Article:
Research analysts will soon have to obtain a certificate from the capital market regulator to continue giving opinions and recommendations on listed companies. SEBI issued draft Research Analysts Regulations, 2013, which mandated all research analysts to obtain a certificate of registration, have right educational qualification, and also a minimum net worth. SEBI has proposed research analysts, which are corporate bodies, will have to maintain net worth of at least Rs 0.5 crore, while individual or partnership firms will have to have net tangible assets of Rs 500,000. The certificate will be valid for five years. Research firms incorporated outside India will have to set up a subsidiary in India and register it with SEBI. SEBI has exempted investment advisers, asset management companies, proxy advisory service providers, and fund managers. However, if these entities provide their views through the public media, they will have to follow the processes regarding conflict avoidance and disclosures. Analysts or a brokerage will not deal in shares of companies a month before and five days after publishing of a research report. Analysts will be barred from publishing or recommending a security if they are traded in the previous 30 days. The compensation or bonuses of an analyst should not be tied to any specific investment banking or brokerage transactions. The regulations also bar an analyst or a brokerage from issuing research reports or making public appearances on companies where they act as investment bankers in IPOs or FPOs. The proposed regulations also bar distribution of research reports to selective clients in advance. In addition, analysts distributing third-party reports can do so only after ensuring their accuracy.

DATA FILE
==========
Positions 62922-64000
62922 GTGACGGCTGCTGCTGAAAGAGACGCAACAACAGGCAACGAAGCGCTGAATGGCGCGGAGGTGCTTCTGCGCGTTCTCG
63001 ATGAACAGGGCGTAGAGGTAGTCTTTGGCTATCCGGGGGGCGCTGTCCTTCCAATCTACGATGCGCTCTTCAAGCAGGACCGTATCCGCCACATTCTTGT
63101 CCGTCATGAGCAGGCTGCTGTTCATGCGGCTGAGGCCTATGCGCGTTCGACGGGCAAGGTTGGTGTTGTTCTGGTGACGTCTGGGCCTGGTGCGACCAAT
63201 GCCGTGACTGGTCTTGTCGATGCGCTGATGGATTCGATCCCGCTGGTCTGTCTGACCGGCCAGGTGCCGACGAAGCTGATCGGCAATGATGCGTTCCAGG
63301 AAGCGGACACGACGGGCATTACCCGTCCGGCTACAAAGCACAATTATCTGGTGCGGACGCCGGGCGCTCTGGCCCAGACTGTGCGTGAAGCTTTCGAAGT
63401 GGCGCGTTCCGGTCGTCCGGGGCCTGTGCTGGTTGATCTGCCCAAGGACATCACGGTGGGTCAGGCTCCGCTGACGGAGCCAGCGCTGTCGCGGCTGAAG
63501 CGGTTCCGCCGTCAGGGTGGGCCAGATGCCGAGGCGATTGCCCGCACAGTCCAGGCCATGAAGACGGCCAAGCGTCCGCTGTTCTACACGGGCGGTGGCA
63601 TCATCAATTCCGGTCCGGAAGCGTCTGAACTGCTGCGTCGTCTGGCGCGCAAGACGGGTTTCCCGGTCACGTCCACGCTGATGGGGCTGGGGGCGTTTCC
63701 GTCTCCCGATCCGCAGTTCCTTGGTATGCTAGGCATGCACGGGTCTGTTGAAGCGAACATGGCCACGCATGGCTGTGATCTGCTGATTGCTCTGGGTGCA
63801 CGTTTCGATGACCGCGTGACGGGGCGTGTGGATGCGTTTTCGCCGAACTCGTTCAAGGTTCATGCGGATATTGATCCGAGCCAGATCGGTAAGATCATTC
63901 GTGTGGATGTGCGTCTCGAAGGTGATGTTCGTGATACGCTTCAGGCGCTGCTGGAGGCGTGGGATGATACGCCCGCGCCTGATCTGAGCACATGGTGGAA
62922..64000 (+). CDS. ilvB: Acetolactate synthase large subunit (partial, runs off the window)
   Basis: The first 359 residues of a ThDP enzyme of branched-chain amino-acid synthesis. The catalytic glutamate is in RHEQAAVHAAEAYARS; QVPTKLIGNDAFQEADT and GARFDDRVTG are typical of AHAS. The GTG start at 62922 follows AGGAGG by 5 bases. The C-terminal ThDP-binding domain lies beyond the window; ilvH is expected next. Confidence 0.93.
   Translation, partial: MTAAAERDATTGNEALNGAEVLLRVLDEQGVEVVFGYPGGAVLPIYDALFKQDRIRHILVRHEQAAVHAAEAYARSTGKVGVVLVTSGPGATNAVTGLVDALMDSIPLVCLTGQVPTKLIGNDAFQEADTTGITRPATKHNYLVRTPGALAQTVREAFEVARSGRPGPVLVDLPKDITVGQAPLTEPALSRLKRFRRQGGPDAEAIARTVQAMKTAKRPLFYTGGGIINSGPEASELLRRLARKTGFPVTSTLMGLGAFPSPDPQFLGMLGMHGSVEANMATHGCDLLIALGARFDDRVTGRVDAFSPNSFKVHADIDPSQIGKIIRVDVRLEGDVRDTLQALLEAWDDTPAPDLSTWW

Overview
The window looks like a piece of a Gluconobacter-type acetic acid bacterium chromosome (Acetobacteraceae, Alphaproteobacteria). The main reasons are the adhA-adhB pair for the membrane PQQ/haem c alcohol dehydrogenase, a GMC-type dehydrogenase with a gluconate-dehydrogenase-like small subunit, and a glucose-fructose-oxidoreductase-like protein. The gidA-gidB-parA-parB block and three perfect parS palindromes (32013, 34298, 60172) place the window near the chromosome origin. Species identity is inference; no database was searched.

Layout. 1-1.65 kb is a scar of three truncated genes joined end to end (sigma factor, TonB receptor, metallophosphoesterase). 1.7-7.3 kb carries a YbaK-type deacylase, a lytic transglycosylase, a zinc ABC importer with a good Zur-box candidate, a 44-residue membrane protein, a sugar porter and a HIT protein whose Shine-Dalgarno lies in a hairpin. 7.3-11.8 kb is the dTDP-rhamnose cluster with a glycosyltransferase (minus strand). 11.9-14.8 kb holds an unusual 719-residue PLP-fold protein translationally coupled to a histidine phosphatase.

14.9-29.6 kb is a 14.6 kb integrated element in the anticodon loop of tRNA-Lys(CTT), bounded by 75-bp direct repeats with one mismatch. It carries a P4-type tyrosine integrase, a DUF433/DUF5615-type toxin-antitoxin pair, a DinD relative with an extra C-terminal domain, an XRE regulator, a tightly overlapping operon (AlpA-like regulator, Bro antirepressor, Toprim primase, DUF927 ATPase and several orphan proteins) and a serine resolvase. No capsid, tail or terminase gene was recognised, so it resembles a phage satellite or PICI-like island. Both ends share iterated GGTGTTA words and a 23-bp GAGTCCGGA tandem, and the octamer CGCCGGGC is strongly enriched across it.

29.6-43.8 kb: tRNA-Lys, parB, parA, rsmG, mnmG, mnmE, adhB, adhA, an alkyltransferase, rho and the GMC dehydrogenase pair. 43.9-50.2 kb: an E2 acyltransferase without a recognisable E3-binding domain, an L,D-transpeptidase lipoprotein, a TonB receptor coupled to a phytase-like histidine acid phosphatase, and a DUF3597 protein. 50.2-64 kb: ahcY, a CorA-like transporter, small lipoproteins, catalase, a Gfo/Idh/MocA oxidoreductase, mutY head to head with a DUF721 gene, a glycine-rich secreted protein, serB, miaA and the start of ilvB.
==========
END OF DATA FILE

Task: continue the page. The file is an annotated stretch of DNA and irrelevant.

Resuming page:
Dealing room activities of brokers, fund managers, and other institutional investors have come under regulatory scanner for possible manipulations through use of web-based social networking apps and messaging platforms. While use of personal mobile phones are already prohibited inside dealing rooms -- where trades are executed on behalf of clients -- some brokers and fund managers have been found to be active on social networking and other web-based groups and messaging platforms while placing orders. This has brought to the fore significant risks of insider trading, front running and other manipulative activities with regard to key client trade information being shared with outside investors or even among the dealers possibly working as a cartel. Brokers and fund managers are not allowed to use their personal mobile phones inside dealing rooms to receive orders from clients, while fund houses and brokerage firms are required to store records for all client calls for future inspections by SEBI. SEBI is considering further tightening of norms with regard to dealing room communications, given the fast emergence of social networking and other web-based messaging platforms. Those likely to be affected include entities dealing in stocks, derivatives and currency trading, among others. In a global probe into suspected rigging of forex rates, including those involving rupee as well, foreign regulators already suspect use of intra-bank and web-based messaging platforms among the currency traders. Subsequently, many large global banks have already started clamping down on use of such platforms inside their dealing rooms and similar action can be expected with regard to Indian markets as well.